Can I Roll Back Firmware on Ring Doorbell?
By Trae Jacobs,
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Despite several testing phases, along with Alpha and Beta releases, new firmware often comes with minor bugs or glitches. Ring is constantly working to improve its Ring Doorbell, but nothing is ever perfect, especially when it comes to new software. Occasionally, a new firmware update can nearly brick your device, and it may seem as if there is no solution but to try to roll it back.
The Ring app nor any third-party method—outside of hacking your device or hard resetting it—will allow you to roll back the firmware for the Ring Doorbell. It is possible to contact customer support and have a professional do it for you, but Ring doesn’t advertise this option, and no source confirms they can do this.
Ring devices update automatically, so long as they are consistently connected to the internet. When Ring releases new firmware, your Ring Doorbell will update automatically. And, if the new update is buggy, you have a few options.
Using a Hard Reset to Undo Firmware Installs
No one wants to do a hard reset on their devices. It’s essentially starting over from the beginning and you lose everything in the process unless you properly back it up. If you don’t have a Ring subscription, you’ll likely lose any recorded video.
However, it does roll back your firmware. That is, it rolls it back to what came out of the box. All of the Ring doorbells have a similar method for doing a hard reset. For example:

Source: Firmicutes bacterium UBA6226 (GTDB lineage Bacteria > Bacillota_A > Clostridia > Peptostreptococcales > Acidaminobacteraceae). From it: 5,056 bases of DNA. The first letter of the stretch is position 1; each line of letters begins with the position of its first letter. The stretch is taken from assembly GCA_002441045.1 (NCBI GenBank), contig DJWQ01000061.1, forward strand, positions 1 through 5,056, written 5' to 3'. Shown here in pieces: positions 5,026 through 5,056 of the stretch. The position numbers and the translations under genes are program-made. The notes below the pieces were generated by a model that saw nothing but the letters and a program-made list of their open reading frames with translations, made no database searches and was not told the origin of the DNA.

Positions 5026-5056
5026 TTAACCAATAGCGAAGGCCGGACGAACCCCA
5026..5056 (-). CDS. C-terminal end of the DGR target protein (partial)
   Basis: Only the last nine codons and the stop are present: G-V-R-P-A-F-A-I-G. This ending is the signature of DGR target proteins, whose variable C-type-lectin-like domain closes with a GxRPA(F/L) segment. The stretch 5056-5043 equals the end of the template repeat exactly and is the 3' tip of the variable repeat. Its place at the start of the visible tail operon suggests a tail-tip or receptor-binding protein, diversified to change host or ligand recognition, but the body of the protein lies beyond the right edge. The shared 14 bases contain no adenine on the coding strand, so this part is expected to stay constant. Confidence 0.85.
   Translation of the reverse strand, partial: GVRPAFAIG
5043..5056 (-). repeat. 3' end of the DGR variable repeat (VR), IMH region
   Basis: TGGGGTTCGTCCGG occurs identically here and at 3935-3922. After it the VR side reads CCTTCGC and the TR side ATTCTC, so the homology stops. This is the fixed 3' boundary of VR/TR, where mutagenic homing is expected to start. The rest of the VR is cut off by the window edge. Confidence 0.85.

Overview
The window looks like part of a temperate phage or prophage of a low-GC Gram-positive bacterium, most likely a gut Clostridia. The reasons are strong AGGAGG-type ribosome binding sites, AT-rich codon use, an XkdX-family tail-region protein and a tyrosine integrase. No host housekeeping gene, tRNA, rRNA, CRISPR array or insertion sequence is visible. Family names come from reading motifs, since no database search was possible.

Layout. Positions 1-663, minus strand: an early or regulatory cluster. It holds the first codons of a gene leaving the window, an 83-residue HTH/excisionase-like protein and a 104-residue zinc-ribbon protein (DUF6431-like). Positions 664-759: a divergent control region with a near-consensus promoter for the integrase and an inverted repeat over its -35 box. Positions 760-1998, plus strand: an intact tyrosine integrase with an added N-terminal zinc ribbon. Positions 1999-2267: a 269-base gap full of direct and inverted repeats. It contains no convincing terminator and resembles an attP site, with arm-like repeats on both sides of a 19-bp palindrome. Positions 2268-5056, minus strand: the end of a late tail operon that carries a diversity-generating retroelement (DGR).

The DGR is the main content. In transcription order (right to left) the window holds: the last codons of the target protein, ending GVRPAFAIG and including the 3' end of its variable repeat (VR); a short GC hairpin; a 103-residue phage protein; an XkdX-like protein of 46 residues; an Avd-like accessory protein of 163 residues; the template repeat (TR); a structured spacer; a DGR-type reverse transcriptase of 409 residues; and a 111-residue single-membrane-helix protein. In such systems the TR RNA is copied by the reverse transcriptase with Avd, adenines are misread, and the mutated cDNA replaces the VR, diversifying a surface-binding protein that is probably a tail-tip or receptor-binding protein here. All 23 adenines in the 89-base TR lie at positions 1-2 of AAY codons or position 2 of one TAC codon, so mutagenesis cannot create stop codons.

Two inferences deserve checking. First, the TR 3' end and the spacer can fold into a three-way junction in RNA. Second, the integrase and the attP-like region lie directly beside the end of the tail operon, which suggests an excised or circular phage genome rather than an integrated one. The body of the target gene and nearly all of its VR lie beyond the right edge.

- Ring Video Doorbell (2020): Press and hold the orange button on the back for 20 seconds. When you release it, the front light will pulse for a few seconds as it restarts.
- Ring Video Doorbell 2: Press and hold the black button on the front for fifteen seconds. After releasing, the front light will pulse for a few seconds as it restarts.
- Ring Video Doorbell 3: The same instructions as the Ring Video Doorbell (2020), except you will only hold the orange button down for fifteen seconds.
That’s just three examples, but the process is similar across all of the devices. Unfortunately, after a hard reset, you will have to reconnect your Ring Doorbell to your network and run through the setup process again.
Keep in mind that once you reconnect your Ring Video Doorbell to the internet, it will simply download and install the newest available software all over again.
Force Updating Your Firmware
Sometimes, it’s the exact opposite of a glitchy, new firmware update that’s the source of the problem. If your Ring Video Doorbell hasn’t been updated post-release, you can access the app and manually complete the process.
Start by checking to see if your firmware is up to date. In the Ring app, select the small symbol with three horizontal lines in the top left corner. Select Ring Device > Device Health > Device Details > Firmware.
If your firmware is current, it will say, “up to date.” If not, it’ll show the current version number. Ring devices are designed to update automatically. This will usually happen after an event is triggered, such as motion detection or live view. Ring Doorbells will typically pulse with a white light/ring where the button is pressed during an update.
If it hasn’t updated, try to view live footage, or trigger the motion detection to activate the device. If it still doesn’t update, you’ll have to call customer service, and from there, they will reboot your doorbell.
On a Final Note
Firmware updates have their positives and negatives. Most of the time, if there are any bugs or glitches, they will be so minor that you don’t even notice them. Ring is always improving its software while trying to boost customer service and overall experience. Occasionally, a hiccup will affect your device and potentially reduce its capability.
While Ring doesn’t currently offer an option to roll back your firmware update, you still have the option to hard reset your Ring Doorbell and potentially eliminate the issue. Ultimately, you may have to contact customer service to either roll back the firmware from their end—if possible—or work with you to get your Ring Doorbell back in good working order.